Title III of the Americans with Disabilities Act  (ADA) requires any “place of public accommodation” to be accessible to persons with disabilities. The ADA does not directly define “place of public accommodation.” Instead, it sets forth a long list of examples, such as hotels, restaurants, theaters, retail establishments, hospitals, business offices, transportation stations, museums, parks, schools, recreation facilities, and the like. 42 U.S.C. § 12181(7).  

The listed examples are all physical locations. None is an electronic device or system. This is understandable since the ADA was enacted in 1990, prior to the rise of the public Internet.  

Given the form of the examples, courts have taken conflicting views for many years whether (or under what circumstances) a website will be covered by the ADA and, therefore, must be accessible to persons with disabilities. Accessibility typically means that the site will provide (a) an audio option for a sight-impaired person to hear a spoken version of text on the screen, and (b) captioning for a hearing-impaired person to read a printed version of audio content.  

The more traditional interpretation has been that a website is covered by the ADA only if the website is also associated with a brick-and-mortar location. Federal appellate courts in the Third, Sixth, and Ninth Circuits have adopted this interpretation. The reasoning tends to focus on the list of physical locations in the ADA and to conclude that a physical location must be associated with the website to authorize application of the ADA. Under this interpretation, for example, a department store’s website would need to offer accommodations to the hearing and sight-impaired, but a purely online merchant’s site would not.  

An emerging trend in other courts, however, is to interpret the ADA more broadly to cover websites offering goods or services to the public without regard to association with a brick-and-mortar establishment. Federal appellate courts in the First, Second, and Seventh Circuits have taken this approach. Their reasoning tends to focus on the growing role of e-commerce and to conclude that the purpose of the ADA is better served by assuring disabled persons full access to the online economy rather than limiting their access to physical locations.  

To further complicate the picture, the U.S. Department of Justice (DOJ) has been proposing since 2010 to issue regulations to address the issue of how websites should be categorized under the ADA. To date, no regulations have been issued. However, the DOJ recently issued a unified agenda statement that it plans to issue a set of proposed regulations in the spring of 2016.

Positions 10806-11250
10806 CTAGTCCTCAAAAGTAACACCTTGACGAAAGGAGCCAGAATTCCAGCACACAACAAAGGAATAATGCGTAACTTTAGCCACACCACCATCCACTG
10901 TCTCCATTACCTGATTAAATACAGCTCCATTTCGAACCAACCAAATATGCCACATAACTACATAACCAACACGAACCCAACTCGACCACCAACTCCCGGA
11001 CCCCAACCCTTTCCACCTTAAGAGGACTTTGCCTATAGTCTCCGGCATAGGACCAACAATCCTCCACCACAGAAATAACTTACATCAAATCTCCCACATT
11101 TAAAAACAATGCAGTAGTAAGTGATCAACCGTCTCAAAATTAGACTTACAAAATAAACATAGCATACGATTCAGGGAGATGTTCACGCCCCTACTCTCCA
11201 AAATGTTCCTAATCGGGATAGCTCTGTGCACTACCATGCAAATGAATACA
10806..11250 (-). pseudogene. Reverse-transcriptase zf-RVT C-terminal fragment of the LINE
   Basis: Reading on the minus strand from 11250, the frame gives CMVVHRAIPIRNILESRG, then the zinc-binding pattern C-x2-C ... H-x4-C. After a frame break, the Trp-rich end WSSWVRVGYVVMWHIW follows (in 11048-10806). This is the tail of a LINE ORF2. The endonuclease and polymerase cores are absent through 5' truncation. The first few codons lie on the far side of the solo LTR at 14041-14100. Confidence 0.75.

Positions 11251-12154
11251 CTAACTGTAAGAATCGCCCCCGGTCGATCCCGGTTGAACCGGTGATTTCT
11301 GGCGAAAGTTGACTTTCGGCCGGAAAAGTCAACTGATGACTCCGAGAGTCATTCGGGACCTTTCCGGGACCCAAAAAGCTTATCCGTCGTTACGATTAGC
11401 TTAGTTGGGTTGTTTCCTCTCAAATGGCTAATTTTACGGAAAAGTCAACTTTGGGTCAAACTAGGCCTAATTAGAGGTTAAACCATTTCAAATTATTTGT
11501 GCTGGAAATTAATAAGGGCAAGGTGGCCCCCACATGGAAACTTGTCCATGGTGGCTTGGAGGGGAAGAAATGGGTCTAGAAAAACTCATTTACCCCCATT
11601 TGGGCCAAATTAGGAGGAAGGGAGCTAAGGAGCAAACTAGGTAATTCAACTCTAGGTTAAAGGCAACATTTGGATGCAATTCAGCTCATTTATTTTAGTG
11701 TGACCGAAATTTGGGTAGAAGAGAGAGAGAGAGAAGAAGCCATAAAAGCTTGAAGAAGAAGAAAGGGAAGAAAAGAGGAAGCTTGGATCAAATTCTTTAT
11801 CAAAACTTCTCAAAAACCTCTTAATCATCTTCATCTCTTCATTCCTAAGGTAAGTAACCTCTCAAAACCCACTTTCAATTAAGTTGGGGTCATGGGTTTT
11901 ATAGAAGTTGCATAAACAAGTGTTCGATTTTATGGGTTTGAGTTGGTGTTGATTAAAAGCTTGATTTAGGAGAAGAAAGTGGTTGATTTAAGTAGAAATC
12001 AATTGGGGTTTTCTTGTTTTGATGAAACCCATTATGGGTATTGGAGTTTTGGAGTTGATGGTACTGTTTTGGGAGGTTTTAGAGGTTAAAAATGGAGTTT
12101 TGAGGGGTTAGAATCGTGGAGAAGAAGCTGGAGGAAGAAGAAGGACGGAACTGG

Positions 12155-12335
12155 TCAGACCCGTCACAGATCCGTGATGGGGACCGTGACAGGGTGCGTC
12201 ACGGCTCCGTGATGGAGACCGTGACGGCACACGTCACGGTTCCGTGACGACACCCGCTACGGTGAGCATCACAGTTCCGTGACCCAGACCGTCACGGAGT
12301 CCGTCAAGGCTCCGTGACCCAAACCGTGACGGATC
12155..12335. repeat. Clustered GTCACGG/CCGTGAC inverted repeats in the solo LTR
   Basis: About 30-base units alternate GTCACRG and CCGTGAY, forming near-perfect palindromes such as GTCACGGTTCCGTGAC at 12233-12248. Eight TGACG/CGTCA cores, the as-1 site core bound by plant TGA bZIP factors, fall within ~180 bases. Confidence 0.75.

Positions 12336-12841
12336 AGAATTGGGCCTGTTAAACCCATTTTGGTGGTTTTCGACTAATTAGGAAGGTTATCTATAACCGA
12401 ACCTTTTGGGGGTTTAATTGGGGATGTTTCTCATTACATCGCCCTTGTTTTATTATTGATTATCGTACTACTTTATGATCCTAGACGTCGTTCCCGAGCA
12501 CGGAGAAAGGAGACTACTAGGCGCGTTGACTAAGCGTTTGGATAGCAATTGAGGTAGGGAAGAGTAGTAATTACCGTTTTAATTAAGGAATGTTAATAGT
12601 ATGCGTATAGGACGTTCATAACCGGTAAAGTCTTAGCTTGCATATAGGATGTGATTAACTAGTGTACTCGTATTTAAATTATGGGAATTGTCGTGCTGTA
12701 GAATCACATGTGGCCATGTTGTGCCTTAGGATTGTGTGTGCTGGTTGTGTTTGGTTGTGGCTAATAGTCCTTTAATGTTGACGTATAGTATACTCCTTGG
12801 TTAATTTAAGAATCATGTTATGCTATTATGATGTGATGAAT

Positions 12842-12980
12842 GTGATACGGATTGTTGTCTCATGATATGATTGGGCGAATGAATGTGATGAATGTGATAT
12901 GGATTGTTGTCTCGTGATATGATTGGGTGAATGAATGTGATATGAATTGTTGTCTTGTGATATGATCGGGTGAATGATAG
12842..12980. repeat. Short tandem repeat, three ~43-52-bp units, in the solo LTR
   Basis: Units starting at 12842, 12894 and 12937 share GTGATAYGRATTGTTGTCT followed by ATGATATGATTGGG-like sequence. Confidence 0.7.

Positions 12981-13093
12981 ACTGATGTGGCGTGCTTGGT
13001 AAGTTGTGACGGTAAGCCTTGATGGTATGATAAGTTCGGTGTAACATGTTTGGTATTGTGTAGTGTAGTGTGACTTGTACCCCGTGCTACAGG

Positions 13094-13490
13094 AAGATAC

If and when the DOJ issues such regulations – and assuming the regulations adopt the broader interpretation covering websites regardless of connection to physical establishments – it will then be an open question on how those regulations will be applied in the portions of the country where the federal appellate courts already have concluded that physical nexus is required to trigger the ADA. Absent clarification from Congress, it may become a question the Supreme Court ultimately needs to resolve. But it is reasonable to expect that the DOJ will initially take the position nationwide that websites need to be accessible to hearing- and sight-impaired persons without regard to nexus to brick-and-mortar establishments.  

In the meantime, private lawsuits have become increasingly common against operators of websites lacking accessibility features for hearing- and/or sight impaired persons. Such lawsuits often get settled based on the operator’s calculation that the cost of providing accessibility features generally is less than the cost of litigating the issue.  

Given the current circumstances, operators of websites offering goods or service to the public may wish to consider what changes are needed, if any, to make their sites accessible to the hearing and/or sight-impaired. The good news is that there are service providers who can assist in creating captioning and/or audio options. Even without a direct mandate to become ADA-compliant, some website operators might choose to do so where the cost is not excessive. Being ahead of the curve can also provide marketing and public relations benefits to companies going the extra step to accommodate all consumers.